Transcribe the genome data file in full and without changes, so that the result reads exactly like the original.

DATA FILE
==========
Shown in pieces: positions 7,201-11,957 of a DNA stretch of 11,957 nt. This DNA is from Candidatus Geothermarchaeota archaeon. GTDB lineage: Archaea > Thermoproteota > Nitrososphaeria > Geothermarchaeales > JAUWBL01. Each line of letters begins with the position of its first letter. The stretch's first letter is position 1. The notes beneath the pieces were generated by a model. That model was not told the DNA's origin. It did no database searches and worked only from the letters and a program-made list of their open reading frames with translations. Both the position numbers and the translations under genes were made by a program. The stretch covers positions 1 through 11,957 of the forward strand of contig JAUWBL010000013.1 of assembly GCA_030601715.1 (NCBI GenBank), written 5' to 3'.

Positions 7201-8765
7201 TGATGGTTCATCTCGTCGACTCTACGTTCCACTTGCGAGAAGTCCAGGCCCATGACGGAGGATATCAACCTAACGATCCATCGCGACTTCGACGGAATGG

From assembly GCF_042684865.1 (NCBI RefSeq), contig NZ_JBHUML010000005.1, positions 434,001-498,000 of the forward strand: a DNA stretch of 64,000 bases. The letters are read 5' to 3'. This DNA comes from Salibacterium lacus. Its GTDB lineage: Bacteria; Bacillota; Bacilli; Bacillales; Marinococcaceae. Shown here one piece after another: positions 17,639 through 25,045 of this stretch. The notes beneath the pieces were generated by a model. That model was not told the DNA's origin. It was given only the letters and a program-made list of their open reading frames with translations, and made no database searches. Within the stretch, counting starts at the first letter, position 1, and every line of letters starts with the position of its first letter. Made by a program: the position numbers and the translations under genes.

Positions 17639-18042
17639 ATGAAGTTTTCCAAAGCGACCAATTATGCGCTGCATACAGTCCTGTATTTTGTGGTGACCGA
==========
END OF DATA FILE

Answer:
Shown in pieces: positions 7,201-11,957 of a DNA stretch of 11,957 nt. This DNA is from Candidatus Geothermarchaeota archaeon. GTDB lineage: Archaea > Thermoproteota > Nitrososphaeria > Geothermarchaeales > JAUWBL01. Each line of letters begins with the position of its first letter. The stretch's first letter is position 1. The notes beneath the pieces were generated by a model. That model was not told the DNA's origin. It did no database searches and worked only from the letters and a program-made list of their open reading frames with translations. Both the position numbers and the translations under genes were made by a program. The stretch covers positions 1 through 11,957 of the forward strand of contig JAUWBL010000013.1 of assembly GCA_030601715.1 (NCBI GenBank), written 5' to 3'.

Positions 7201-8765
7201 TGATGGTTCATCTCGTCGACTCTACGTTCCACTTGCGAGAAGTCCAGGCCCATGACGGAGGATATCAACCTAACGATCCATCGCGACTTCGACGGAATGG

From assembly GCF_042684865.1 (NCBI RefSeq), contig NZ_JBHUML010000005.1, positions 434,001-498,000 of the forward strand: a DNA stretch of 64,000 bases. The letters are read 5' to 3'. This DNA comes from Salibacterium lacus. Its GTDB lineage: Bacteria; Bacillota; Bacilli; Bacillales; Marinococcaceae. Shown here one piece after another: positions 17,639 through 25,045 of this stretch. The notes beneath the pieces were generated by a model. That model was not told the DNA's origin. It was given only the letters and a program-made list of their open reading frames with translations, and made no database searches. Within the stretch, counting starts at the first letter, position 1, and every line of letters starts with the position of its first letter. Made by a program: the position numbers and the translations under genes.

Positions 17639-18042
17639 ATGAAGTTTTCCAAAGCGACCAATTATGCGCTGCATACAGTCCTGTATTTTGTGGTGACCGA